The first of the Oliva Master Blends was released in 2003. Brooks reviewed that cigar and awarded it a “91.” Master Blends 2 was release two years later in 2005 and Master Blends 3 was released at the tail end of 2006. The initial idea is that the Master Blends would be a limited production cigar. According to a quote from Brooks’ review of the Master Blends 1, José Oliva said:
We took tobaccos that were not plentiful enough for a production cigar, one you are going to make year-in and year-out. Usually these tobaccos come from trial crops on a small piece of land to see how a strain develops or how it handles certain conditions. Sometimes you end up with tremendous tobacco in very small quantities. So we rolled some of this tobacco, put a Habano wrapper around it, and created Master Blend.
While the first two productions were certainly limited with only 375,000 of the Master Blends 1 manufactured and only 120,000 of the Master Blends 2 manufactured, the Master Blends 3 seems to be a regular production cigar. I still see Master Blends 3 available in stores and online almost 5 years after the initial release. Unfortunately, I have not been able to confirm actual production numbers of the Master Blends 3 or if it is still in production.
According to Charlie, blends for the Master Blends 4 are currently in development with an rumored release date around IPCPR 2012. Whether we will see a release then remains to be seen. Often Oliva keeps releases close the vest and initial rumors of a release date are often wrong. A great example of this is the Master Blends humidor which has been talked about for years, but has yet to be released.
Now on to what is really important, how is the cigar?
- Cigar Reviewed: Oliva Master Blends 2 Robusto
- Country of Origin: Nicaragua
- Factory: Tabacalera Oliva de Nicaragua S.A.
- Wrapper: Ecuadorian Sumatra
- Binder: Nicaraguan
- Filler: Nicaraguan
- Size: 5 Inches
- Ring Gauge: 50
- Vitola: Robusto
- MSRP: $9.00 (Box of 20, $180.00)
- Number of Cigars Released: 120,000 (Across All Vitolas)
- Number of Cigars Smoked for Review: 1
Like the Master Blends 1, the Master Blends 2 features a laser etching on the wrapper just below the band. This etching appeared only on the first two releases and has been discontinued. The wrapper has a fairly typical Sumatra appearance with a light brown coloration that has some darker spots. There is a very fine tooth and a slight amount of oil. There are some veins, but none of them are very large. Overall the cigar has a great appearance.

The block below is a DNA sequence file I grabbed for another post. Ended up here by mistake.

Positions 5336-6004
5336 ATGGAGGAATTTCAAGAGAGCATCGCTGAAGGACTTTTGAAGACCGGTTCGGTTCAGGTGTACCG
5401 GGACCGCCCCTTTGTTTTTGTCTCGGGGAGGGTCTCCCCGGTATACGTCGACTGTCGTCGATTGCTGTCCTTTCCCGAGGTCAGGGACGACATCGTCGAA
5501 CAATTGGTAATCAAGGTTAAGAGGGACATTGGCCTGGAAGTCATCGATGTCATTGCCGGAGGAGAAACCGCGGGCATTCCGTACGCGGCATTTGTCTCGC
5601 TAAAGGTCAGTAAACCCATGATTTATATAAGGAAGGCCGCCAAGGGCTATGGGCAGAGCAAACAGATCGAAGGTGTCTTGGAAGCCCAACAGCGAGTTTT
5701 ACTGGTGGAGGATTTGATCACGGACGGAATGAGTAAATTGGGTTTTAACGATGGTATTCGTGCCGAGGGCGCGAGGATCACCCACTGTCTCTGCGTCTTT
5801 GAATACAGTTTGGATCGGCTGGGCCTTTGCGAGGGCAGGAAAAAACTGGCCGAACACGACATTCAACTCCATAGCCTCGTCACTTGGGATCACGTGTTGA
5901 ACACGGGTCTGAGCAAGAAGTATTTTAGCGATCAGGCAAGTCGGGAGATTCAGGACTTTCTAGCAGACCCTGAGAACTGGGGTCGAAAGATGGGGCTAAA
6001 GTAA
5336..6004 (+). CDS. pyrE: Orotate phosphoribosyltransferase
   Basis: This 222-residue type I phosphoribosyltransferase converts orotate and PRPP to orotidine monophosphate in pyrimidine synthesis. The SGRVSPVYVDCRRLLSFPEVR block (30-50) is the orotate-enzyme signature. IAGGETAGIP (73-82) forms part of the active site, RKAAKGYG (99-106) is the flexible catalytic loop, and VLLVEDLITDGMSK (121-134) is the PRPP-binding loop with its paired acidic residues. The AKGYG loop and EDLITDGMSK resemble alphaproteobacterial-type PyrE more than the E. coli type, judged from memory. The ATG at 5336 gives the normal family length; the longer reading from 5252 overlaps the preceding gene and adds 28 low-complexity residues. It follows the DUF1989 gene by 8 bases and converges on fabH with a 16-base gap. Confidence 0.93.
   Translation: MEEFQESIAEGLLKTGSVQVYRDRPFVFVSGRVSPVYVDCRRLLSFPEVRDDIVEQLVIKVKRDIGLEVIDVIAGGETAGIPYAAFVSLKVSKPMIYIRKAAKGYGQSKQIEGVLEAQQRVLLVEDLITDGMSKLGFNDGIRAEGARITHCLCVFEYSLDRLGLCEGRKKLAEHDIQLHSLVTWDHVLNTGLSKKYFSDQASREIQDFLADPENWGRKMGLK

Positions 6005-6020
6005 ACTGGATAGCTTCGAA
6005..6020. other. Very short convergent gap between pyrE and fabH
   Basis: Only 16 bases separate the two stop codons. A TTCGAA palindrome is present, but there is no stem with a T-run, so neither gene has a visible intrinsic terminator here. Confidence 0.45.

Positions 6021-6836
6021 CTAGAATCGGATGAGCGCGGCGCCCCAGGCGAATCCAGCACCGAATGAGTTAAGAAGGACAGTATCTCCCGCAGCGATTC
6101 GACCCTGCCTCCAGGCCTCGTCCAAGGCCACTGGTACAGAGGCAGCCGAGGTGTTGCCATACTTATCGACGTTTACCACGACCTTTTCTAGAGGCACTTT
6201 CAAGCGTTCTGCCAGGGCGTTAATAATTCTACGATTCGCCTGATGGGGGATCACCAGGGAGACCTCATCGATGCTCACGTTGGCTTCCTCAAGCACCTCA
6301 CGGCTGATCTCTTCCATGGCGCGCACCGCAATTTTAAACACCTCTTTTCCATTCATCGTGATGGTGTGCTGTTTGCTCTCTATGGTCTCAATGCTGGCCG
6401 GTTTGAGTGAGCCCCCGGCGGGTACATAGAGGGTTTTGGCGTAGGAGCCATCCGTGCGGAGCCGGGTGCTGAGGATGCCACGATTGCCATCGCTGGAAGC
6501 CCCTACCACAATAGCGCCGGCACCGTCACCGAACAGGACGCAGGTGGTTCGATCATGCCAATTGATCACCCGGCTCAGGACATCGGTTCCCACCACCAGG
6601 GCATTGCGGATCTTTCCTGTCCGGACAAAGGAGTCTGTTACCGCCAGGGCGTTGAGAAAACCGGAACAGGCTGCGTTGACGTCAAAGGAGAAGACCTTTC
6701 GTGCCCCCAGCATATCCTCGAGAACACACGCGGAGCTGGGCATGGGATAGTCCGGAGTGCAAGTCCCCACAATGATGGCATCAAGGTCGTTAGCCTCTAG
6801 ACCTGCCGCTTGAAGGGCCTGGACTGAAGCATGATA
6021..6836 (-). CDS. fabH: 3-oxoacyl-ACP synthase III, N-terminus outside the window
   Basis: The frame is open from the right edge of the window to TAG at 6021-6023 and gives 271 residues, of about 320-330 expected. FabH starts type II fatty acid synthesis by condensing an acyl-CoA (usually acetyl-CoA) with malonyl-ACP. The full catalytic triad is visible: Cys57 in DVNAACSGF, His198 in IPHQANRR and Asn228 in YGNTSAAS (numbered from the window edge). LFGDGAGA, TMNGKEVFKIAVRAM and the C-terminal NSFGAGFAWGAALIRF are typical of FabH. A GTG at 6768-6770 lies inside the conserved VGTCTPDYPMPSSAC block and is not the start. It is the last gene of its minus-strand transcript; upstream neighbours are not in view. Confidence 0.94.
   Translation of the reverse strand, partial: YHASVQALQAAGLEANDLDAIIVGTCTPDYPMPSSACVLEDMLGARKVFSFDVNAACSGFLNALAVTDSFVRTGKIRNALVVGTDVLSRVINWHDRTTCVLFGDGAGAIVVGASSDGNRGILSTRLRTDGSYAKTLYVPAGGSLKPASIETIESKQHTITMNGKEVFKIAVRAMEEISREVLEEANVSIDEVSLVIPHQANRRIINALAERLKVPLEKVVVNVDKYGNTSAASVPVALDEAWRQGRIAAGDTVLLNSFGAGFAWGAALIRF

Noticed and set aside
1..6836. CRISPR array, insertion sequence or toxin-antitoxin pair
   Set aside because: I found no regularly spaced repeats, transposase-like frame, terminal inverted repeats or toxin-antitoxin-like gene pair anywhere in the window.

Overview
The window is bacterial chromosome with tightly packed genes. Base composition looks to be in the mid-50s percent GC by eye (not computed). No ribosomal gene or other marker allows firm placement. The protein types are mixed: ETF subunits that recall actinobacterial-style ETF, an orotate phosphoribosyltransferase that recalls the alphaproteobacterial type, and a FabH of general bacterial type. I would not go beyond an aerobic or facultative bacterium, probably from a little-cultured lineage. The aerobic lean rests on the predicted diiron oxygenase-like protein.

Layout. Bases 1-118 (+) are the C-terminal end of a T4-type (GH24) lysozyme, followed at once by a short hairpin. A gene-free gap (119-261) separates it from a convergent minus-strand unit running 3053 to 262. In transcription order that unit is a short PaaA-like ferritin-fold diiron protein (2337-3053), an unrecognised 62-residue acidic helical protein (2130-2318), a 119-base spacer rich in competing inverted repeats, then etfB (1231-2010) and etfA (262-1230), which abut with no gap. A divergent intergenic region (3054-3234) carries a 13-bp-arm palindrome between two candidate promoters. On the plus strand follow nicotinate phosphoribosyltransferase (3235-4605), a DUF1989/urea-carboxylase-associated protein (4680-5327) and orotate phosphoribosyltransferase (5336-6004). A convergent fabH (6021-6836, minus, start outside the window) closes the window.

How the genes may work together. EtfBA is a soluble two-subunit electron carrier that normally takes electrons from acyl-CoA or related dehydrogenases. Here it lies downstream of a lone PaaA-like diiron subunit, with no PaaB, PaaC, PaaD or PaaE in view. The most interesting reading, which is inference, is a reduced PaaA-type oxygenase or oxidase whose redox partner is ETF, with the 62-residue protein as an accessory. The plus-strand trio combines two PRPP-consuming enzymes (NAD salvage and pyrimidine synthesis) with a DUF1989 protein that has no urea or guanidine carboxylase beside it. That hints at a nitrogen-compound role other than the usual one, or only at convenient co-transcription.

The wrapper smells of leather and raisins while the foot gives off a very strong hay and cedar aroma. On the cold draw the cedar is very apparent with a slightly tart aftertaste.
After lighting, the cigar produces a prodigious amount of thick creamy smoke. The spice that is expected of a Sumatra is immediately apparent on both the palate and through the nose, reminds me of cracked black pepper. I am pretty surprised by the amount of spice given that this cigar is about six years old. There is also sweet/tart component that isn’t readily identifiable at the moment…
Moving into the Second Third the burn has required a little maintenance, but otherwise the construction is excellent. The sweet/tart component at this point is really starting to remind me of raisins. The spice has mellowed and migrated more towards the cinnamon end of the spectrum. A dry tannic note and leather flavor have also emerged.
The Last Third progresses well. The tart flavor is almost completely gone, leaving the sweetness which is now very reminiscent of cedar. The spice has remained constant throughout. Lastly, the cigar has a very hearty flavor now, almost like beef stew, and strong leather component.
- For a cigar that is around six years old the spice is still quite strong. I think these cigars could continue to age quite nicely for another several years.
- The laser etching is a very interesting effect, it certainly doesn’t add anything to the flavor, but does give the first two Master Blends a very unique appearance.
- I’m not entirely sure why the Master Blends 3 have been around so long, but if you’d like to try one they are still available.
- The balance and complexity in this cigar were above average, but I would say they were life changing. This cigar is very good example of the Sumatra profile.
- Final smoking time was right around 1 hour and 30 minutes.
The Bottom Line: I like Sumatra wrappers, and this cigar a great example of how good a Sumatra wrapped cigar can be, and how well they can age. Having smoked a number of Sumatra cigars lately, I’d have to say that this cigar is at least as good as the Tatuaje Capa Especial, but still not as good as the E.P. Carillo Short Run 2010. If you have a chance to try this cigar I definitely recommend it, but given the steep price point of these cigars in the other vitolas, it probably wouldn’t be one I would revisit often even if they were still available.
Final Score: 90